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|Title:||Is Externally-regulated Learning by a Human Tutor Effective in Facilitating Learning with Hypermedia?|
|Publisher:||International Society of the Learning Sciences|
|Citation:||Azevedo, R., Greene, J., Moos, D., Winters, F., Cromley, J., & Godbole-Chaudhuri, P. (2006). Is Externally-regulated Learning by a Human Tutor Effective in Facilitating Learning with Hypermedia?. In Barab, S. A., Hay, K. E., & Hickey, D. T. (Eds.), The International Conference of the Learning Sciences: Indiana University 2006. Proceedings of ICLS 2006, Volume 1 (pp. 16-22). Bloomington, Indiana, USA: International Society of the Learning Sciences.|
|Abstract:||We examined the effectiveness of self-regulated learning (SRL) and externally regulated learning (ERL) on college students' learning about a science topic with hypermedia. Eighty-two (N = 82) college students with little knowledge of the topic were randomly assigned either to the SRL or ERL condition. Learners in the SRL condition regulated their own learning, while learners in the ERL condition had access to a human tutor who facilitated their self- regulated learning. We converged product (pretest to posttest declarative knowledge and qualitative shifts in participants' mental models) with process (think-aloud) data to examine the effectiveness of SRL and ERL on learning about the circulatory system during a 40-minute session. Analysis of the declarative knowledge measures showed that the ERL condition group means were statistically significantly higher than the group means for the SRL condition on the labeling and flow diagram tasks. There were no statistically significant differences between group means on the matching task, but both groups showed statistically significant increases in performance. Further analyses showed no statistically significant differences for the distribution of mental model shift between groups. In terms of self-regulatory processes, participants in the SRL condition engaged in more frequent use of sub-goals, self-questioning, selecting new information sources, re-reading, summarizing, free searching, and enacting control over the context of their learning. In comparison, the ERL participants engaged in more frequent activation of prior knowledge, utilization of feeling of knowing and judgment of learning, monitoring their progress toward goals, drawing, hypothesizing, coordination of information sources, and expressing task difficulty.|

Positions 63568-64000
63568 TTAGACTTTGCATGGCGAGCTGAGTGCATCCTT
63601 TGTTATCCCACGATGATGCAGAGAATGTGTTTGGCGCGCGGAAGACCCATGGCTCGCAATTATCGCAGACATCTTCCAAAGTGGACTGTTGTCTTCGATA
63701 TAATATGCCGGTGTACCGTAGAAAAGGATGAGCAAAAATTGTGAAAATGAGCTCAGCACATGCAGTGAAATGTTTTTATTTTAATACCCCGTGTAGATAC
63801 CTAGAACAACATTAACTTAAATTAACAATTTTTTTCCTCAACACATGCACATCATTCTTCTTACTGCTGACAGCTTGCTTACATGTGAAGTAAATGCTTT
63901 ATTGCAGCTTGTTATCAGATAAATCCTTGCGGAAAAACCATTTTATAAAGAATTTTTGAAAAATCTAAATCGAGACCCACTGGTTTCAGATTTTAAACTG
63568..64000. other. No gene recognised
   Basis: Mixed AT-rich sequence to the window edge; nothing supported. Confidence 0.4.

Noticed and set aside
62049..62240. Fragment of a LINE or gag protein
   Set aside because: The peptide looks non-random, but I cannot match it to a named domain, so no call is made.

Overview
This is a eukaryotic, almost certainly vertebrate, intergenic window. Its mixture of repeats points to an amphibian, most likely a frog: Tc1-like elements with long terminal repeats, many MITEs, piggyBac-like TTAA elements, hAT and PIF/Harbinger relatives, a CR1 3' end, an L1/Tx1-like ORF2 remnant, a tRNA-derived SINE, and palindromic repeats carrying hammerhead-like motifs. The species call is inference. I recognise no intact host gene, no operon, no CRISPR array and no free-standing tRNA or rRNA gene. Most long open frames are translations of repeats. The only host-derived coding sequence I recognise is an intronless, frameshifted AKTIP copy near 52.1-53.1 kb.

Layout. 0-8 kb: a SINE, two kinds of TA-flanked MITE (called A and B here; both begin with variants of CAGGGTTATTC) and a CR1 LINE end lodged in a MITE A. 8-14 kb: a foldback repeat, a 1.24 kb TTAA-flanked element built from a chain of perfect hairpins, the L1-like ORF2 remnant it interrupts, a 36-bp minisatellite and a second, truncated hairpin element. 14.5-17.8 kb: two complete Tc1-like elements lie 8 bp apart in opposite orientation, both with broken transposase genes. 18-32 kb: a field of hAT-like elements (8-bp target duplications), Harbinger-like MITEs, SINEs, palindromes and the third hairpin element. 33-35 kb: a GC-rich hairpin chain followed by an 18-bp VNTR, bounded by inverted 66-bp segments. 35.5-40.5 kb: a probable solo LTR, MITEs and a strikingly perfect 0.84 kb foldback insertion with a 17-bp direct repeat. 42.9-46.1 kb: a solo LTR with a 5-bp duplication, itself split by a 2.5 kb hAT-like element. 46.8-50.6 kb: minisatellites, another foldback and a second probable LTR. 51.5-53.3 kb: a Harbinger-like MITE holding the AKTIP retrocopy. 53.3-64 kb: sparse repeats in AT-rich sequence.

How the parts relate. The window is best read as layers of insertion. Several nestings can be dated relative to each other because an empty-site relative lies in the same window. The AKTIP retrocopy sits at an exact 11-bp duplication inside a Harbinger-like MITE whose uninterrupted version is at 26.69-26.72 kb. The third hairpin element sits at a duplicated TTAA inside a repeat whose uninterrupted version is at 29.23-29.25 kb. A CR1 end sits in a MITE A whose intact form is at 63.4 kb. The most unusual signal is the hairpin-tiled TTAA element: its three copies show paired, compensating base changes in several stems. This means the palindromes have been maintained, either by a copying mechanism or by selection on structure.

|Appears in Collections:||ICLS 2006|
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